I read with great interest the article on optical communications by Gordon A. Thomas, David A. Ackerman, Paul R. Prucnal, and S. Lance Cooper (Physics Today, September 2000, page 30). A good portion of the text describes the nonlinear optical loop mirror (TOAD) device, a critical component for very high bit-rate modulation. The nonlinear element in the optical loop is a semiconductor optical amplifier (SOA). However, throughout the article and the figure captions, the authors refer to the SOA as a “silicon optical amplifier.” This error is not just a matter of words. SOAs, for fundamental physical considerations based on conservation of energy and momentum, cannot be made from silicon. Furthermore, even if silicon could be used to make an SOA, it would operate in a wavelength range of little interest for optical communications.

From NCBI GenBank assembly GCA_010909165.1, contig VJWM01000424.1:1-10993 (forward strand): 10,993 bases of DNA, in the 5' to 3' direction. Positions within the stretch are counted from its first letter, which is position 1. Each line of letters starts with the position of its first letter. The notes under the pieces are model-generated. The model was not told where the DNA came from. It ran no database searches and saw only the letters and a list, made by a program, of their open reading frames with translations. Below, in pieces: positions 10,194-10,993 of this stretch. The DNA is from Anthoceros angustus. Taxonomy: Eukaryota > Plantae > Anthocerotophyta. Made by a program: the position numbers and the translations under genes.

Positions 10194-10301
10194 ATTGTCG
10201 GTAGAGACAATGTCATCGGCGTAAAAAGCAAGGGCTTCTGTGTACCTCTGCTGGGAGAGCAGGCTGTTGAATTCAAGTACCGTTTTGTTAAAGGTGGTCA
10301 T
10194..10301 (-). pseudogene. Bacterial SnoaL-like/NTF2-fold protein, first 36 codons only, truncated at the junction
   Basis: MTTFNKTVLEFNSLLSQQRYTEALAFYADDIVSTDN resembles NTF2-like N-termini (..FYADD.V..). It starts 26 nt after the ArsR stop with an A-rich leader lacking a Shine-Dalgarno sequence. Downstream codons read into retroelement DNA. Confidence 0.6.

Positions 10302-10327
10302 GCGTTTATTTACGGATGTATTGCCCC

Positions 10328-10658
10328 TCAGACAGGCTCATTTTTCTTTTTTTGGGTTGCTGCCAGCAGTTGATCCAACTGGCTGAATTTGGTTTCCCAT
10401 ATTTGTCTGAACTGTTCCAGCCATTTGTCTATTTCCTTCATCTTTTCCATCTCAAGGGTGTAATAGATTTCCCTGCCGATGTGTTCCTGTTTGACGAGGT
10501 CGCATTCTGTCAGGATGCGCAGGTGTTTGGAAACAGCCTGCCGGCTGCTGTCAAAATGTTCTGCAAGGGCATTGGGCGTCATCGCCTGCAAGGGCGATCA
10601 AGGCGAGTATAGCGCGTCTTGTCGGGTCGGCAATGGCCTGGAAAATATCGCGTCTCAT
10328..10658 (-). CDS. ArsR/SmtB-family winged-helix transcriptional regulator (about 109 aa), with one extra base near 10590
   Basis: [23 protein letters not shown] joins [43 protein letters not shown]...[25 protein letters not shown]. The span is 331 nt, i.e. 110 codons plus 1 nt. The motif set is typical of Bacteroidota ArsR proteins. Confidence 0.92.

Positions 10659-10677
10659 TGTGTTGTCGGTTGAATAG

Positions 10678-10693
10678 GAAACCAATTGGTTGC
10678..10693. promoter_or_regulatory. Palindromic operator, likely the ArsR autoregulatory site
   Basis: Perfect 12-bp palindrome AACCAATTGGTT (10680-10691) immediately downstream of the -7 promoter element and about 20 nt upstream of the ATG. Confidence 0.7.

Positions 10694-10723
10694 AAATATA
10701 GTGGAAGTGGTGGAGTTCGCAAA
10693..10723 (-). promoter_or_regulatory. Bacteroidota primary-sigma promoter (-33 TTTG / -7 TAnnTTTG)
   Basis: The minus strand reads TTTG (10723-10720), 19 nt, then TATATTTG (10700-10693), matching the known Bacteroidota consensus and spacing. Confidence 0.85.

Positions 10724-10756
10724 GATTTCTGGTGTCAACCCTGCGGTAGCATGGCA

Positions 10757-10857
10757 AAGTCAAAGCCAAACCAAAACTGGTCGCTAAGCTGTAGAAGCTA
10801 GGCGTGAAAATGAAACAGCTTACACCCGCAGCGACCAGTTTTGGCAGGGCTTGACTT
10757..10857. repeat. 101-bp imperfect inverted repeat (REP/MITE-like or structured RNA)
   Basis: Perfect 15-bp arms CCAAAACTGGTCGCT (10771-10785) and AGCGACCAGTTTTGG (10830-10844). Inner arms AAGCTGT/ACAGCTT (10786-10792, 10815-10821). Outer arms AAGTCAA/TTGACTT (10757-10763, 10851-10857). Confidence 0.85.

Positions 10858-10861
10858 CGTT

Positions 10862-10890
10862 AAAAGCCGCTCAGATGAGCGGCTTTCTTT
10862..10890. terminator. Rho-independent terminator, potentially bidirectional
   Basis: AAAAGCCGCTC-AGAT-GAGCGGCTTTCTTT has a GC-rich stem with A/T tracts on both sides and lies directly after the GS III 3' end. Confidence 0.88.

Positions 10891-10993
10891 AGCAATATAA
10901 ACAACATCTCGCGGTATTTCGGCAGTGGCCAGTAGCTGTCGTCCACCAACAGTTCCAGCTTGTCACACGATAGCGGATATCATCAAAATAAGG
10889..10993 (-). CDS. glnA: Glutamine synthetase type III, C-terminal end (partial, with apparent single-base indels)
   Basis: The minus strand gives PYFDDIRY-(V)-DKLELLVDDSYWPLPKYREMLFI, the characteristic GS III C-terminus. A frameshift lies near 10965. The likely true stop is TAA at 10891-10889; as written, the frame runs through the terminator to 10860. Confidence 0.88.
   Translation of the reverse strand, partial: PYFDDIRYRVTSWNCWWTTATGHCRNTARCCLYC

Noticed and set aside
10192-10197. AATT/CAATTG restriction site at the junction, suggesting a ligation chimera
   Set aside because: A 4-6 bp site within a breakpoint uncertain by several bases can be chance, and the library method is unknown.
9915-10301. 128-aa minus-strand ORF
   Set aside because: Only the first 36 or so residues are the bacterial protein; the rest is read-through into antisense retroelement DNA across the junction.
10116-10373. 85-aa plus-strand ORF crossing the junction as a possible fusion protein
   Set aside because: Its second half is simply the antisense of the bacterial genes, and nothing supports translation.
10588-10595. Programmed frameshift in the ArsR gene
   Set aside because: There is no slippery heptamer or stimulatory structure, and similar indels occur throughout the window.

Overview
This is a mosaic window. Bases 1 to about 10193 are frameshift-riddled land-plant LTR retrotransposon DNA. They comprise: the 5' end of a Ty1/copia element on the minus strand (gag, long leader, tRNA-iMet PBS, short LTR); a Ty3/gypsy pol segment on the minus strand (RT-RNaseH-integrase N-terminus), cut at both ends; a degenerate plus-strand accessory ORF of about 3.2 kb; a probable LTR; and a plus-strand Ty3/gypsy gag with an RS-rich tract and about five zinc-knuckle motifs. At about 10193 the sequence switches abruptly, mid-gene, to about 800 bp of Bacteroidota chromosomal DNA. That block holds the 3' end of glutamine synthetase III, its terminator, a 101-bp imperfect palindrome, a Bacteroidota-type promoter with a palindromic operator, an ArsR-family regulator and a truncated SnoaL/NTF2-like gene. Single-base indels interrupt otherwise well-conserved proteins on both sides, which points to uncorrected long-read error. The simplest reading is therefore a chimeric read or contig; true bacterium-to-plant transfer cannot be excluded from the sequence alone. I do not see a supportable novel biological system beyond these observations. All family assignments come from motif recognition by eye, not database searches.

Semiconductor optical amplifiers for optical fiber communications are made from gallium indium arsenide phosphide. This material is chosen because the energy and momentum of electrons can be conserved in optical interactions, thus permitting amplification to occur, and its bandgap energy can be adjusted to correspond to the region of photon energies for which the loss of optical fibers is a minimum.